There are only a few are more frightening predicaments than losing your home, some shady mortgage assistance relief servicers know all too well. From false promises to scare tactics, these companies manage to bilk millions of dollars from consumers desperate to keep their homes. Unfortunately, their “services” leave consumers worse off than when they started.
The Federal Trade Commission has cracked down on six mortgage relief operations, alleging that these outfits preyed on distressed homeowners by falsely promising to lower their mortgage payments or help them prevent foreclosure. In each case, the FTC said it is seeking to “stop these illegal practices” and freeze their assets pending outcomes in court.
The FTC’s actions are part of a joint federal and state sweep, dubbed Operation Mis-Modification, with the Consumer Financial Protection Bureau, which brought charges against three other mortgage relief operations. Also involved in this sweep are 15 state attorneys general and other state agencies, which announced 32 similar actions.
“Mortgage relief schemes like these target people who are already having financial problems and, all too often, inflict even further harm on them,” said Jessica Rich, Director of the FTC’s Bureau of Consumer Protection. “We’re determined to stop operations that illegally charge up-front mortgage relief fees or make empty mortgage relief promises.”
The FTC has charged the defendants in each operation with violating the FTC Act and the Mortgage Assistance Relief Services (MARS) Rule, now known as Regulation O. The Rule bans mortgage foreclosure rescue and loan modification services from collecting fees until homeowners have a written offer from their lender or servicer that they deem acceptable.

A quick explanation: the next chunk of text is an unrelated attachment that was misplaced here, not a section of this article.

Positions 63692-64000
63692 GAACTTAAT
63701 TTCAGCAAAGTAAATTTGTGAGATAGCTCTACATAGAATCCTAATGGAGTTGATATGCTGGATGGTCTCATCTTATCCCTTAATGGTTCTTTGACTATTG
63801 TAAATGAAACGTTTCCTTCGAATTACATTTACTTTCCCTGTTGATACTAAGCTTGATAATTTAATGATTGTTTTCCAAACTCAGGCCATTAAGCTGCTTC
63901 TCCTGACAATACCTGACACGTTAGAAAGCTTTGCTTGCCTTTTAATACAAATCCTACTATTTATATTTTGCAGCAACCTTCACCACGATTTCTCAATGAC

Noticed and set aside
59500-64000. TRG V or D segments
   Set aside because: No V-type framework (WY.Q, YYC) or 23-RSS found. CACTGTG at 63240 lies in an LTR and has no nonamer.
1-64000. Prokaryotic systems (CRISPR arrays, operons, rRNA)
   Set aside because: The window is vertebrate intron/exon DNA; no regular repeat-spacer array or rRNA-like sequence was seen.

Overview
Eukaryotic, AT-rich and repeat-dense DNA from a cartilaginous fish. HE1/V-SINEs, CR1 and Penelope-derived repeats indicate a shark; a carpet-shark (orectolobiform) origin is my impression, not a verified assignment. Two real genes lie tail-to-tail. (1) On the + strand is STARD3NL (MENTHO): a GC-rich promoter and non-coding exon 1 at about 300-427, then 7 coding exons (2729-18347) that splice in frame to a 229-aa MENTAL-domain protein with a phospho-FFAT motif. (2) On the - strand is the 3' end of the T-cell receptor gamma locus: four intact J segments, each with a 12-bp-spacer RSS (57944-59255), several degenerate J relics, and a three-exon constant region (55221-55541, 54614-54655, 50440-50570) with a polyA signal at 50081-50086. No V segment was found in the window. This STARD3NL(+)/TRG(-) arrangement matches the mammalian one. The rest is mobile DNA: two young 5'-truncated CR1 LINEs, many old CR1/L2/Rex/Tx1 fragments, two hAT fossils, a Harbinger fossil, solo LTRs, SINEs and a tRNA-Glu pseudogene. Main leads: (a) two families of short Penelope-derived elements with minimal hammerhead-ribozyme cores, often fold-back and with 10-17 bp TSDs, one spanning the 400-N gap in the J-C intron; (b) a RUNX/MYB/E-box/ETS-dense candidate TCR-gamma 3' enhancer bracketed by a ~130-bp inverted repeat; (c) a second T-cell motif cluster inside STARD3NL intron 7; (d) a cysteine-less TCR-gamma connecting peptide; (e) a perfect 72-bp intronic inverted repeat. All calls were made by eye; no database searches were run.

Including the six cases announced, the FTC has brought 48 actions against companies peddling fraudulent mortgage relief schemes since 2008. “These companies pocketed illegal fees, taking millions of hard-earned dollars from distressed consumers, and then left those consumers worse off than they began,” Richard Cordray, the bureau’s director, told the Los Angeles Times. “These practices are not only illegal, they are reprehensible.”
According to the bureau, there are a few red flags to tip off potential victims. Consumers should be wary of any demands for upfront payments and any guarantee that a modification or other assistance will be obtained.
The Federal Trade Commission also filed six lawsuits, according to the Los Angeles Times. Overall, officials from 15 states—including Florida, Illinois and New York—have filed a combined 32 lawsuits.These law enforcement actions have helped tens of thousands of consumers who were victims of these scams, and have prevented tens of thousands more from becoming victims.
If you are in the market for a new house and would like information on homes for sale, or are first time home buyer not working with a Realtor and would like to schedule a consultation with a qualified Oakland County and Macomb County Realtor, please complete the Lang Premier Properties contact form to have a real estate agent contact you.